Tis true my garments threadbare are, And sorry poor I seem; But inly I am richer far. Than any poet's dream. For I've a hidden life no one. Can ever hope to see; A sacred sanctuary none. May share with me. Aloof I stand from out the strife, Within my heart a song; By virtue of my inner life. I to myself belong. Against man-ruling I rebel, Yet do not fear defeat, For to my secret citadel. I may retreat. Oh you who have an inner life. Beyond this dismal day. With wars and evil rumours rife, Go blessedly your way. Your refuge hold inviolate; Unto yourself be true, And shield serene from sordid fate. The Real You.
Yes, novels; for I will not adopt that ungenerous and impolitic custom, so common with novel-writers, of degrading, by their contemptuous censure, the very performances to the number of which they are themselves adding; joining with their greatest enemies in bestowing the harshest epithets on such works, and scarcely ever permitting them to be read by their own heroine, who, if she accidentally take up a novel, is sure to turn over its insipid pages with disgust. Alas! if the heroine of one novel be not patronised by the heroine of another, from whom can she expect protection and regard? I cannot approve of it. Let us leave it to the reviewers to abuse such effusions of fancy at their leisure, and over every new novel to talk in threadbare strains of the trash with which the press now groans. Let us not desert one another- we are an injured body.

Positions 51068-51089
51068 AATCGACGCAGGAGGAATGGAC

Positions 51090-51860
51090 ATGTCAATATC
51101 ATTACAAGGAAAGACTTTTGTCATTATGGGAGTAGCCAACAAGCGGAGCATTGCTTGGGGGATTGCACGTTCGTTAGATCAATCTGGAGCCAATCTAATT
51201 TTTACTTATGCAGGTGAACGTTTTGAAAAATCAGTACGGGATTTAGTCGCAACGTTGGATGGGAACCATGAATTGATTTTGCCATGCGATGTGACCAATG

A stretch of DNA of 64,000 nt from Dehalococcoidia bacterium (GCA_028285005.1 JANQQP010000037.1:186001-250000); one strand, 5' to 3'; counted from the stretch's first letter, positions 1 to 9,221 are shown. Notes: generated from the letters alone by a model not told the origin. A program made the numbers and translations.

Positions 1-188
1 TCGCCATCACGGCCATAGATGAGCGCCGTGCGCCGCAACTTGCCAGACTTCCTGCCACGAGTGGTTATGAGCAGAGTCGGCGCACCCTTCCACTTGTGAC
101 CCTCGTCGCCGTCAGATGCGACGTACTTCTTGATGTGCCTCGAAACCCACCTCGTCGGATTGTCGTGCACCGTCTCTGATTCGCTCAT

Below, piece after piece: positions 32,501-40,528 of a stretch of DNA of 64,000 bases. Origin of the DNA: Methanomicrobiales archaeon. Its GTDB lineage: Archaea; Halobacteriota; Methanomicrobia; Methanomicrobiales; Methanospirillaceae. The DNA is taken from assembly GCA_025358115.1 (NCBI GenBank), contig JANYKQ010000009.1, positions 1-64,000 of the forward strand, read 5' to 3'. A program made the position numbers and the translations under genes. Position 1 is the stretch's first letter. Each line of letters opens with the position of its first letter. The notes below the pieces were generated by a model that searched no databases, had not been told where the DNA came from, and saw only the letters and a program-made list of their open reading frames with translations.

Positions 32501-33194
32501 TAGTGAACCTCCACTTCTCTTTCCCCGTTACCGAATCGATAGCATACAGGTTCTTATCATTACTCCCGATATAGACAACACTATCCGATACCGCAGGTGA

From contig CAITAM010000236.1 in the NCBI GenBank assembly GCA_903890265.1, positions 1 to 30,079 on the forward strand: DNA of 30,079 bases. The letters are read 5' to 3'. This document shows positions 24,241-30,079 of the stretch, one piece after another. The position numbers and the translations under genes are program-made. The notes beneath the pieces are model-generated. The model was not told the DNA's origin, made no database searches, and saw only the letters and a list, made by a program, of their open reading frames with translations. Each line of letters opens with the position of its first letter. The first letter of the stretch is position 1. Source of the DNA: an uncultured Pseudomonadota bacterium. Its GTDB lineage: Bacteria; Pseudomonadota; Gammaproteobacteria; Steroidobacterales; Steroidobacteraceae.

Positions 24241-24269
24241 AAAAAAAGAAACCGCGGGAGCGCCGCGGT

Epilogue Those blessd structures, plot and rhyme--why are they no help to me nowI want to makesomething imagined, not recalled?I hear the noise of my own voice:The painter's vision is not a lens,it trembles to caress the light.But sometimes everything I write with the threadbare art of my eyeseems a snapshot,lurid, rapid, garish, grouped,heightened from life,yet paralyzed by fact.All's misalliance.Yet why not say what happened?Pray for the grace of accuracyVermeer gave to the sun's illuminationstealing like the tide across a mapto his girl solid with yearning.We are poor passing facts,warned by that to giveeach figure in the photographhis living name.